“But, for the most part, I’ve been training for this fight. I had Askar Mozharov originally at 12 weeks. I knew of it. We were training. Three weeks in, I caught wind that he failed his first USADA test. So, I got Darren Stewart and I’ve been training for the last nine weeks, getting ready for him.”
Stewart and Mozharov are two very different fighters. The 26-year-old Ukranian fighter’s last three outings all ended in first-round knockout wins in his home country. The Englishman Stewart has been fighting in the UFC since 2016, other than one Cage Warriors fight in 2020. He is currently sitting at 0-2 and one no-contest in his last three fights. His overall UFC record is 5-6-2. Being two different fights with different implications, Jacoby had no issues with the change of opponent.
“Honestly, I love the match-up that I have now way more than Askar Mozharov,” Jacoby said. “I mean, it was his debut, but Darren Stewart is pretty well known. He’s had 13 UFC fights. He’s a UK fighter [and] gets after it. [Stewart’s] got forty thousand followers on Instagram, so people know who he is, man. I think it’s a much better match-up for me. I feel it’s a much better fight for me. And, I think I go in there, and finish this guy decisively, it really pushes me up the ladder closer to that top 15.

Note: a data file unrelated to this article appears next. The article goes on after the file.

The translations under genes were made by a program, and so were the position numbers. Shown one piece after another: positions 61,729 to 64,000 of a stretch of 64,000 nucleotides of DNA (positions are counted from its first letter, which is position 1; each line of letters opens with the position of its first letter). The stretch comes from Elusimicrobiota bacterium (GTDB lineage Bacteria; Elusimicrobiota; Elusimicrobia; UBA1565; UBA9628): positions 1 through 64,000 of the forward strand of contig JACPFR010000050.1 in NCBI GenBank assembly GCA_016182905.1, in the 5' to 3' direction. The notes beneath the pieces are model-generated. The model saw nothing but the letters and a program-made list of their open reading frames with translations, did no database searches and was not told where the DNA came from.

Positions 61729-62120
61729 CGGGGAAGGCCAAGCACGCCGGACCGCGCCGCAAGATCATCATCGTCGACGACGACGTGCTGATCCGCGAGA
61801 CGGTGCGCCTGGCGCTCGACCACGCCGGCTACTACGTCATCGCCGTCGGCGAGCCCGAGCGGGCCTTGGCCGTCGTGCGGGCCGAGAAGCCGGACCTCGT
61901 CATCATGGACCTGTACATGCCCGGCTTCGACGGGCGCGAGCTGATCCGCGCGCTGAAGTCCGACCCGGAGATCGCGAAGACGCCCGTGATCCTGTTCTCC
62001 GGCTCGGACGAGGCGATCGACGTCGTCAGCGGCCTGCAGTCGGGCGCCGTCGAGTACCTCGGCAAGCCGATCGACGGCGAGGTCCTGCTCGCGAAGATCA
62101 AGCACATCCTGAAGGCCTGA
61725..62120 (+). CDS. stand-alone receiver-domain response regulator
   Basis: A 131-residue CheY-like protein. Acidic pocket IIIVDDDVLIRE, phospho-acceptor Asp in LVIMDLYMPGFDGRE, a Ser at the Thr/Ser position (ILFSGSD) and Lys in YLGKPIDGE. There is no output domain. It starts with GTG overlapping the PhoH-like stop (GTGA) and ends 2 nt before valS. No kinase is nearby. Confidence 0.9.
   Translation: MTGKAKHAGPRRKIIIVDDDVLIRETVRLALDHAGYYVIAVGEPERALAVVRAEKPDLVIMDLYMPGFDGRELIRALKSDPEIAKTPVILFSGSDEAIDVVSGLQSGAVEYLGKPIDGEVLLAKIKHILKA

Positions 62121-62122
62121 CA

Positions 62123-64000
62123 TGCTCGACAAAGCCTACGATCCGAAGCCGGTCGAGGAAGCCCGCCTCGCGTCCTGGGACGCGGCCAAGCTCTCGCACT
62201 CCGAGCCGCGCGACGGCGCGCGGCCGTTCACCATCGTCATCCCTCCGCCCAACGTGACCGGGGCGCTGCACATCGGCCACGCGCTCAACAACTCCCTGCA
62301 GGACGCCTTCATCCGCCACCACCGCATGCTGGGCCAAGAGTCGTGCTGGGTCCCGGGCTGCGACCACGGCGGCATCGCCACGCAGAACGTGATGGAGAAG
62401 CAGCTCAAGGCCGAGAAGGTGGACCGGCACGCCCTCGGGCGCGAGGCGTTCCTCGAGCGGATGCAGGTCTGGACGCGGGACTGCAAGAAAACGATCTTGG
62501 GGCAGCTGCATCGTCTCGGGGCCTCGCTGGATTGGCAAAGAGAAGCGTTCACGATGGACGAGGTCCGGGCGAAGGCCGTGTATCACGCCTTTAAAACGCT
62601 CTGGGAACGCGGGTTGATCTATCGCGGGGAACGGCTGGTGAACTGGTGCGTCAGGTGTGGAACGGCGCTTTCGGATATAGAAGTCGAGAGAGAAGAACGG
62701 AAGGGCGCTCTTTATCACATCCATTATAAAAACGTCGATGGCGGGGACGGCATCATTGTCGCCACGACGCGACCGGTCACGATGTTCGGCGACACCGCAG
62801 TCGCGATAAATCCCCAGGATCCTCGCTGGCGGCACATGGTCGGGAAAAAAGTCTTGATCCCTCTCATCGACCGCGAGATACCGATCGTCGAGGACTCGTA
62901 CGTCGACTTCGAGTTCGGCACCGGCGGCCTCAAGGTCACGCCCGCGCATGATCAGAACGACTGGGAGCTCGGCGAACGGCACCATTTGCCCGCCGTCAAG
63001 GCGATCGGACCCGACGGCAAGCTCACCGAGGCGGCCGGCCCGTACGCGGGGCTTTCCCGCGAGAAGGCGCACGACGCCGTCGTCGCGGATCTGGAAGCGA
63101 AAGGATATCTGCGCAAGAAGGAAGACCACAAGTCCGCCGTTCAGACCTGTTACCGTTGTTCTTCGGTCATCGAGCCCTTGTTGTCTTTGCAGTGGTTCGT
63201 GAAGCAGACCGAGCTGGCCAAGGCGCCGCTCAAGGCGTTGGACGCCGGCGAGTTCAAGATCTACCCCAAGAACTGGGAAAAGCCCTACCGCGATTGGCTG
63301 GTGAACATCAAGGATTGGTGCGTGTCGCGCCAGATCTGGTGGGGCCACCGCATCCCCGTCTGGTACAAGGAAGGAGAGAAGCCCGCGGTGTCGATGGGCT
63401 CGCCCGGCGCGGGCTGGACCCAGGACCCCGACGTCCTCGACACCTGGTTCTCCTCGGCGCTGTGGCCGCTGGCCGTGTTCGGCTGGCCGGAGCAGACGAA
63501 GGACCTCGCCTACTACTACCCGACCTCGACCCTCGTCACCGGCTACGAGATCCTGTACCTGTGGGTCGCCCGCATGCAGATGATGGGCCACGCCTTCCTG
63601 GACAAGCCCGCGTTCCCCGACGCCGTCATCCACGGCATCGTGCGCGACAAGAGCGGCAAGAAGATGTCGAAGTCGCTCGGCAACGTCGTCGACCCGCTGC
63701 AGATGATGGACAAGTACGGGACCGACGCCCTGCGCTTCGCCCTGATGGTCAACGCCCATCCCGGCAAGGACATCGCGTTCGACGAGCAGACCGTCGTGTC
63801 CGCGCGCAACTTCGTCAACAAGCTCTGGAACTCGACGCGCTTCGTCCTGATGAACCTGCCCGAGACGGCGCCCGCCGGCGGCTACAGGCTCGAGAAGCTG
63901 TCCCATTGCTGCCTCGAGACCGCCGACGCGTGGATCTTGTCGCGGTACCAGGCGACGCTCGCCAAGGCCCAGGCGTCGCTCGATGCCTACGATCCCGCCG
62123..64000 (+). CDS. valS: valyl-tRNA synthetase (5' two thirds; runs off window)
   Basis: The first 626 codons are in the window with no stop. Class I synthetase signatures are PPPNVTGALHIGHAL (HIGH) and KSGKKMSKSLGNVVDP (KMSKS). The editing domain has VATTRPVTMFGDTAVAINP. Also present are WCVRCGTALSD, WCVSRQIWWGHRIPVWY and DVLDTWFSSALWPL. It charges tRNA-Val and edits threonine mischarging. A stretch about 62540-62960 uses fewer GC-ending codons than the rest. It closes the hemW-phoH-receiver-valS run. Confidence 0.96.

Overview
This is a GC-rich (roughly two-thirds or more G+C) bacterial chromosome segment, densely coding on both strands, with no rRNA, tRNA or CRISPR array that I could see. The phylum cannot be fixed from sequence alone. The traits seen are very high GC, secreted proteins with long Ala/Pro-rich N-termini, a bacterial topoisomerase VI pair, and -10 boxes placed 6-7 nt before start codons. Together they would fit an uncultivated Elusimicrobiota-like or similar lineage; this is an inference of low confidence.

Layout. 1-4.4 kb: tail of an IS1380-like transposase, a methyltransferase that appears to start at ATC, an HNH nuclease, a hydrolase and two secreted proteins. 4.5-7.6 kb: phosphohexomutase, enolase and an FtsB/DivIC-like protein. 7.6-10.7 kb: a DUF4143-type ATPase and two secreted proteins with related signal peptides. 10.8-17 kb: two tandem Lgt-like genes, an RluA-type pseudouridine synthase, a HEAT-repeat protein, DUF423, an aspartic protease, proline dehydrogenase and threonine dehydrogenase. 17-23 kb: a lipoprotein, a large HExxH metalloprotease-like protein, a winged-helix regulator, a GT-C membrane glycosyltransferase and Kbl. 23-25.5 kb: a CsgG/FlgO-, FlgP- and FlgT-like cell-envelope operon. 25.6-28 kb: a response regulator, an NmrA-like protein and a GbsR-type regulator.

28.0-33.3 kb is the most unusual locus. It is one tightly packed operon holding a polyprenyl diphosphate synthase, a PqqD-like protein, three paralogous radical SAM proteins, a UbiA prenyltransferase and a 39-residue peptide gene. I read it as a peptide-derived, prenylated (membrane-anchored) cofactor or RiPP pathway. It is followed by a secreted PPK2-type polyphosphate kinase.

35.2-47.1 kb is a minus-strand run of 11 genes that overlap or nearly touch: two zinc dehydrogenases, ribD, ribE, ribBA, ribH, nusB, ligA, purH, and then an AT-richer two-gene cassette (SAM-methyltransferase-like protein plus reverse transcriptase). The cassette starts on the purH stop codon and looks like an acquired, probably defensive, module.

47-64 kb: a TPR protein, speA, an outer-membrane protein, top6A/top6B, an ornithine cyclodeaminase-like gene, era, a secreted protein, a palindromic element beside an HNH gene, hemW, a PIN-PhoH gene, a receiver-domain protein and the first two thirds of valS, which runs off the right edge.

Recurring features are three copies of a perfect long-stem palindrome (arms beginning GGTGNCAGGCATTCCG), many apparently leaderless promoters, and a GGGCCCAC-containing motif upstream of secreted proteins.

“I need to go out there on Saturday night, and prove I’m worthy of a top-15 opponent. I think I’m just outside of that. If I can go in there and finish Darren Stewart, you know, I can go in there and face a top-15 or top-20 guy. I’m right there. I’m dedicated, man.”
Stewart may not exactly be on a hot streak, but he is also no walk in the park. His record is deceiving, considering his last four losses were all by decision and the ones to Kevin Holland and Edmen Shahbazyan were both split. Of his five UFC wins, three were finishes with the most recent being a first-round submission of Maki Pitolo just a year ago.
“Darren Stewart says he’s a kickboxer, and he always comes out brawling. But I promise you, man, he’s going to shoot before I do – no doubt,” said Jacoby. “I’ve been wrestling a ton. For instance, one of the guys I’ve been training with is Cody Brundage, who’s about the same size as Darren Stewart – a little bigger, stronger and a much better wrestler. I guarantee it. I feel like my game’s elevated in that department and just jiu-jitsu in general.
“People forget that from 2013 to 2019, I was chasing a world title in kickboxing. I was devoting all of my time to kickboxing. But, now, I’m doing MMA jiu-jitsu every single day, and every day I’m getting better. I just don’t feel Darren Stewart is on my level, and I need to go out there and prove that.”
Jacoby is on his second stint with the big show, and is doing much better than his first time around. In 2011 and 2012, he was in his early 20’s and went 0-2 before getting bounced from the promotion. He now sits undefeated in five fights for his second run with the UFC, and has a nice long runway ahead of him. He’s focused on the task at hand when he enters the cage tomorrow night, live on the ESPN+ prelims, which kick off at 7 p.m. ET.